The spread widening that the asset-backed markets have seen over the last few months looks to be over, according to market pros, as the anticipated flood of issuance in the U.S. and European markets fails to materialize.
"Swap spreads have been tightening and that seems to have taken bond spreads in as well, but in some markets, like the sterling market, it is also because there is a lack of paper around," said one trader. "I wouldn't say that there is a lot of trading activity but the tone of the market is generally positive."
Traders and analysts agreed that much of the recent widening was due to anticipation of bumper issuance, with the market wondering if there is enough demand to soak up the flood.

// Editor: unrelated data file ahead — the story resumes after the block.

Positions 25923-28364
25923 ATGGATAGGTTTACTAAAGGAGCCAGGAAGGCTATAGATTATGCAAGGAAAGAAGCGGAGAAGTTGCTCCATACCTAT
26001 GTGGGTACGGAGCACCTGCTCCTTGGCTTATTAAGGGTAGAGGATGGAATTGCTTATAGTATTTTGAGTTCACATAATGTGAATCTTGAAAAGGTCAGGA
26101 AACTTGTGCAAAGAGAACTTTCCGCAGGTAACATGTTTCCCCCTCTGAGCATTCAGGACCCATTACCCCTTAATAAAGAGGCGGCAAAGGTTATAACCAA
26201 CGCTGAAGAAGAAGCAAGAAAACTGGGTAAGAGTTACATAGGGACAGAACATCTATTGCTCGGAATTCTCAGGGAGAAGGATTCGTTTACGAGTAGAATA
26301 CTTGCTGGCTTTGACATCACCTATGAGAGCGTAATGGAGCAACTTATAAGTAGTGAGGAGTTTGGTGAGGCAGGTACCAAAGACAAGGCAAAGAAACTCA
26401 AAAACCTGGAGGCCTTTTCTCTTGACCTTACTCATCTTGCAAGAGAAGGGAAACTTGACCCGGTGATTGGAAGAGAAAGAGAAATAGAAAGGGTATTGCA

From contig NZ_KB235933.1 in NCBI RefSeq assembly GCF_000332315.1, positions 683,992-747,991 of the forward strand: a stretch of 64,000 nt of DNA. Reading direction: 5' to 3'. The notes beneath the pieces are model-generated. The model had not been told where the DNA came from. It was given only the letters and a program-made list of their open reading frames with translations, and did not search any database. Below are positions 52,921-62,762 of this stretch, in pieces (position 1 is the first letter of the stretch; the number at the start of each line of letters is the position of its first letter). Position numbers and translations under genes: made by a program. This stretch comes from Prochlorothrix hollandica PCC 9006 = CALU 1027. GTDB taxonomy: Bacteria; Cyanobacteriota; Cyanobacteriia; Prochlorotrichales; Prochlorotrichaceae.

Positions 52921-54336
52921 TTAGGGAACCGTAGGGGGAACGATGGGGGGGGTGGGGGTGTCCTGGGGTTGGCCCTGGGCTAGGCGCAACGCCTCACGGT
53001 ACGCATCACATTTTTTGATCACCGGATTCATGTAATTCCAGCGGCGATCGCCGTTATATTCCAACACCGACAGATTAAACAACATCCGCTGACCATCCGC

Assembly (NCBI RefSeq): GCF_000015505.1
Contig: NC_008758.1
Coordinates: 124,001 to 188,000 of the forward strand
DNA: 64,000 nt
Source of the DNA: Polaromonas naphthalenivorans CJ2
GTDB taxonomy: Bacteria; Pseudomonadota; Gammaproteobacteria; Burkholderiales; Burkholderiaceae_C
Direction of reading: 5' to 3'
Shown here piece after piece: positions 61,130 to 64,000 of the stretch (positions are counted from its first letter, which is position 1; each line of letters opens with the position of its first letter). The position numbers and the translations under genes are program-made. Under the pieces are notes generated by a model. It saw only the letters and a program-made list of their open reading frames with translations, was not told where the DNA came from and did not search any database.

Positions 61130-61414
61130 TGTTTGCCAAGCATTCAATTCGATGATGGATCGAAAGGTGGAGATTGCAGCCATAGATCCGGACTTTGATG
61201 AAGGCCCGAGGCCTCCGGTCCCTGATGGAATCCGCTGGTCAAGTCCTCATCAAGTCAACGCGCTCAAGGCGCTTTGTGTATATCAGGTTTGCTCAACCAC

However, European issuance so far in September has been heavy but not spectacular and there has certainly been no indication that the market could soon reach saturation point, particularly as investors who have sat on their hands over the summer begin to spend again and new investors hit the ABS market for the first time.
"Many investors have money coming in all the time and as they've bought little over the summer they will have to spend that cash. Plus, there is a lot of anecdotal evidence that recent deals have been attracting around 20% of new investors. Taken together that is likely to help the market absorb all the paper that is coming," said one analyst.
"People are realizing that worries about Y2K are overdone I wouldn't be surprised if there are quite a few deals in November and that is going to offer some support to spreads," added another trader.